The government doled out as much as $1.4 billion in bogus assistance to victims of Hurricanes Katrina and Rita, getting hoodwinked to pay for season football tickets, a tropical vacation and even a divorce lawyer, congressional investigators have found.
Prison inmates, a supposed victim who used a New Orleans cemetery for a home address, and a person who spent 70 days at a Hawaiian hotel all were able to wrongly get taxpayer help, according to evidence that gives a new black eye to the nation's disaster relief agency.
Federal investigators even informed Congress that one man apparently used FEMA assistance money for a sex change operation.
Agents from the Government Accountability Office, the investigative arm of Congress, went undercover to expose the ease of receiving disaster expense checks from the Federal Emergency Management Agency.
The GAO concluded that as much as 16 percent of the billions of dollars in FEMA help to individuals after the two hurricanes was unwarranted.
The findings are detailed in testimony, obtained by The Associated Press, that is to be delivered at a hearing Wednesday by the House Homeland Security subcommittee on investigations.
To dramatize the problem, GAO provided lawmakers with a copy of a $2,358 U.S. Treasury check for rental assistance that an undercover agent got using a bogus address. The money was paid even after FEMA learned from its inspector that the undercover applicant did not live at the address.
"This is an assault on the American taxpayer," said Rep. Michael McCaul, R-Texas, chairman of the subcommittee that will conduct the hearing. "Prosecutors from the federal level down should be looking at prosecuting these crimes and putting the criminals who committed them in jail for a long time."
FEMA spokesman Aaron Walker said Tuesday that the agency, already criticized for a poor response to Katrina, makes its highest priority during a disaster "to get help quickly to those in desperate need of our assistance."
"Even as we put victims first, we take very seriously our responsibility to be outstanding stewards of taxpayer dollars, and we are careful to make sure that funds are distributed appropriately," he said.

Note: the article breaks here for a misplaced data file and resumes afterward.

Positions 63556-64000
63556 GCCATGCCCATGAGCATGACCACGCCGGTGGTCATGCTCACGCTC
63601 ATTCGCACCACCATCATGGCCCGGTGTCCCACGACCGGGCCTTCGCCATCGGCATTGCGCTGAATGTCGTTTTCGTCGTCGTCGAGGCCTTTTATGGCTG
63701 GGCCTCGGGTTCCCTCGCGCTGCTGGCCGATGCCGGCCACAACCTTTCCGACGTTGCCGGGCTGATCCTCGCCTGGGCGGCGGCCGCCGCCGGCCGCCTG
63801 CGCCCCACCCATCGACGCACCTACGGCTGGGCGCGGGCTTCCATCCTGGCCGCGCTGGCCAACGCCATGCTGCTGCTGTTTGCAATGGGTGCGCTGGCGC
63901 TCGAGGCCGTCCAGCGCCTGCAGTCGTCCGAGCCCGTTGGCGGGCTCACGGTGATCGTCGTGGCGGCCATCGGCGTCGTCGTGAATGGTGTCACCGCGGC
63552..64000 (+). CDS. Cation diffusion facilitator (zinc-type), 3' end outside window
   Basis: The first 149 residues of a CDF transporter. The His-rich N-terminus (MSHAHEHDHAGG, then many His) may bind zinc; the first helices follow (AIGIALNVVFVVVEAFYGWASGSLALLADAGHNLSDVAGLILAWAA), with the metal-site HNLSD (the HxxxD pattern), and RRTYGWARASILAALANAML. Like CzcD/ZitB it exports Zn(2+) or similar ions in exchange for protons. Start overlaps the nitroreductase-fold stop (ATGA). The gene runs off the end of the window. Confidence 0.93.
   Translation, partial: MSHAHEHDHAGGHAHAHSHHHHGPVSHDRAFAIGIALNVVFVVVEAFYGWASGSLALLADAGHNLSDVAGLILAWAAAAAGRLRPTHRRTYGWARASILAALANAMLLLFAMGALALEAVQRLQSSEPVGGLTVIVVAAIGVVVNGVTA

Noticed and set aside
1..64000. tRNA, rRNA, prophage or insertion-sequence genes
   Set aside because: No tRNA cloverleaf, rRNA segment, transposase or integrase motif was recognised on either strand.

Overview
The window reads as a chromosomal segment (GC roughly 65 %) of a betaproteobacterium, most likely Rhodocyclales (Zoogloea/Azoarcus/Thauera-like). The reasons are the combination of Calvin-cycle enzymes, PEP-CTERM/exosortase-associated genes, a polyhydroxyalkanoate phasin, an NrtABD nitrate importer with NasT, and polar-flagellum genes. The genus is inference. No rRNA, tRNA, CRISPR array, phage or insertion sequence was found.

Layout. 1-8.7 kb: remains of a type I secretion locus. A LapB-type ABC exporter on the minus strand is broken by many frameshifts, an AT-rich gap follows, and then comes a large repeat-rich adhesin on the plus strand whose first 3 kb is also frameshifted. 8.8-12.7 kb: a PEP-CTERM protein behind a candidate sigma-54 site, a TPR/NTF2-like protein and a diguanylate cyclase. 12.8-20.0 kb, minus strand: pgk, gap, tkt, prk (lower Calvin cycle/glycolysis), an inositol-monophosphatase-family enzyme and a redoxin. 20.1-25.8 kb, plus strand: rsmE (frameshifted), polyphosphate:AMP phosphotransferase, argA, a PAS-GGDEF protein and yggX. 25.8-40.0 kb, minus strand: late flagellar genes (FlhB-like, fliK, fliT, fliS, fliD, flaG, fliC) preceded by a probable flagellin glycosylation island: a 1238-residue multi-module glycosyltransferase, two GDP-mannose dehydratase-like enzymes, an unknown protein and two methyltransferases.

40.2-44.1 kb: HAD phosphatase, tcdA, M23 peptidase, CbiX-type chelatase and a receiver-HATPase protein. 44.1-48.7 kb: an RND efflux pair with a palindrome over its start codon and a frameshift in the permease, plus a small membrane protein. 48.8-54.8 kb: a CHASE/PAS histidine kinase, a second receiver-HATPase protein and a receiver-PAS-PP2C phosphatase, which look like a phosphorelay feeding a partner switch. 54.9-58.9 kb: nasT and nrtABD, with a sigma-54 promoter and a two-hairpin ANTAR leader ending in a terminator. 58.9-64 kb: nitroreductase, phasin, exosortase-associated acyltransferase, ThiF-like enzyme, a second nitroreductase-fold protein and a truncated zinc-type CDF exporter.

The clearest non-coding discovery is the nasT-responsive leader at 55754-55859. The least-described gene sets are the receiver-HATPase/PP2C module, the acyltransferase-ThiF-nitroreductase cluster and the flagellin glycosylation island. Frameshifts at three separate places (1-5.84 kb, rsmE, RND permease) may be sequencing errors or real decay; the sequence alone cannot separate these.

FEMA said it has identified more than 1,500 cases of potential fraud after Katrina and Rita and has referred those cases to the Homeland Security inspector general. The agency said it has identified $16.8 million in improperly awarded disaster relief money and has started efforts to collect the money.
The GAO said it was 95 percent confident that improper and potentially fraudulent payments were much higher — between $600 million and $1.4 billion.
The investigative agency said it found people lodged in hotels often were paid twice, since FEMA gave them individual rental assistance and paid hotels directly. FEMA paid California hotels $8,000 to house one individual — the same person who received three rental assistance payments for both disasters.
In another instance, FEMA paid an individual $2,358 in rental assistance, while at the same time paying about $8,000 for the same person to stay 70 nights at more than $100 per night in a Hawaii hotel.
FEMA also could not establish that 750 debit cards worth $1.5 million even went to Katrina victims, the auditors said.
Among the items purchased with the cards:
"Our forensic audit and investigative work showed that improper and potentially fraudulent payments occurred mainly because FEMA did not validate the identity of the registrant, the physical location of the damaged address, and ownership and occupancy of all registrants at the time of registration," GAO officials said.
FEMA paid millions of dollars to more than 1,000 registrants who used names and Social Security numbers belonging to state and federal prisoners for expedited housing assistance. The inmates were in Louisiana, Texas, Alabama, Mississippi, Georgia and Florida.
FEMA made about $5.3 million in payments to registrants who provided a post office box as their damaged residence, including one who got $2,748 for listing an Alabama post office box as the damaged property.
To demonstrate how easy it was to hoodwink FEMA, the GAO told of an individual who used 13 different Social Security numbers — including the person's own — to receive $139,000 in payments on 13 separate registrations for aid. All the payments were sent to a single address.
Likewise, another person used a damaged property address located within the grounds of Greenwood Cemetery in New Orleans to request disaster aid. Public records show no record of the registrant ever living in New Orleans.
Instead, records indicate that for the past five years, the registrant lived in West Virginia — at the address provided to FEMA, the GAO said.